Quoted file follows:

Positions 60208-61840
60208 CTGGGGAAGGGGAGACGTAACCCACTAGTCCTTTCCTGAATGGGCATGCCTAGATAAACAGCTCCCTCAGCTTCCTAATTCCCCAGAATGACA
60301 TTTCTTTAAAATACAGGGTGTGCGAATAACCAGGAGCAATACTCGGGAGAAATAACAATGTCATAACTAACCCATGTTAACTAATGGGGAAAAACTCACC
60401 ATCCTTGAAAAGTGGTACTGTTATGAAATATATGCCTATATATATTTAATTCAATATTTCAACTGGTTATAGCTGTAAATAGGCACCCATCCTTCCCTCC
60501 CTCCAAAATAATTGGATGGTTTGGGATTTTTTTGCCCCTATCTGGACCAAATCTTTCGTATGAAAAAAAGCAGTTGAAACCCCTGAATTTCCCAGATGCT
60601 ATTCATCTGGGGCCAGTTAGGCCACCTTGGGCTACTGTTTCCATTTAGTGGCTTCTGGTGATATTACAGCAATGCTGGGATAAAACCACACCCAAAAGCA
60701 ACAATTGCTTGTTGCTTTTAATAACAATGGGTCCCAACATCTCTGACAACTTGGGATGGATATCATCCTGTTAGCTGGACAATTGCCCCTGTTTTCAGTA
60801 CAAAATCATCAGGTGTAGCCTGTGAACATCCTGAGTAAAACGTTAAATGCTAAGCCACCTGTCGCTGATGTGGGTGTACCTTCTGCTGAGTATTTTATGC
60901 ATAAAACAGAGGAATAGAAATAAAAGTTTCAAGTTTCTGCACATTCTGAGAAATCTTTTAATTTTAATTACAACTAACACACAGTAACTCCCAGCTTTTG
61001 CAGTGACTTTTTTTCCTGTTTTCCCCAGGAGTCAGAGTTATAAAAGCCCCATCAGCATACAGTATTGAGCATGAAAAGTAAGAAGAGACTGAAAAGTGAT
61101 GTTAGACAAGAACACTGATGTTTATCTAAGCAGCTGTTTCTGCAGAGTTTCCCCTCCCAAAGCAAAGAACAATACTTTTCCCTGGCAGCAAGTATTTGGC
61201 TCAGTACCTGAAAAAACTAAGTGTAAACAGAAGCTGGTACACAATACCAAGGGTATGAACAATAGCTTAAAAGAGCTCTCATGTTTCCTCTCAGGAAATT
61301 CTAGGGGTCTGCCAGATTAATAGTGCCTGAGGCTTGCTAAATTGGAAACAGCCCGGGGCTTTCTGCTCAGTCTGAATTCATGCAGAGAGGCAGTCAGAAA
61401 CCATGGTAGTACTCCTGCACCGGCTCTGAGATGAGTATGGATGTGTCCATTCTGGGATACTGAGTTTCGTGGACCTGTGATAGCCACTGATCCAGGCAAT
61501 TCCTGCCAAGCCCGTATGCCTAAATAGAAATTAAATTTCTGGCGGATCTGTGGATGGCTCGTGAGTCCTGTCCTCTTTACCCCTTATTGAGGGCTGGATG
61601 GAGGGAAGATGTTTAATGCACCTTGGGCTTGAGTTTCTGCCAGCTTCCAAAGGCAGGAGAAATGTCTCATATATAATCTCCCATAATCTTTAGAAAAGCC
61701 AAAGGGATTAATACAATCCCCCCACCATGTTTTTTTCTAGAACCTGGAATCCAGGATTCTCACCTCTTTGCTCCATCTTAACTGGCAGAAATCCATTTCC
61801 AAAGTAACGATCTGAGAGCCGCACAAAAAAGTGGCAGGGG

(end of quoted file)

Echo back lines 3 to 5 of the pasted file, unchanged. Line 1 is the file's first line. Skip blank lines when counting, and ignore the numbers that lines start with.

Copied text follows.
60301 TTTCTTTAAAATACAGGGTGTGCGAATAACCAGGAGCAATACTCGGGAGAAATAACAATGTCATAACTAACCCATGTTAACTAATGGGGAAAAACTCACC
60401 ATCCTTGAAAAGTGGTACTGTTATGAAATATATGCCTATATATATTTAATTCAATATTTCAACTGGTTATAGCTGTAAATAGGCACCCATCCTTCCCTCC
60501 CTCCAAAATAATTGGATGGTTTGGGATTTTTTTGCCCCTATCTGGACCAAATCTTTCGTATGAAAAAAAGCAGTTGAAACCCCTGAATTTCCCAGATGCT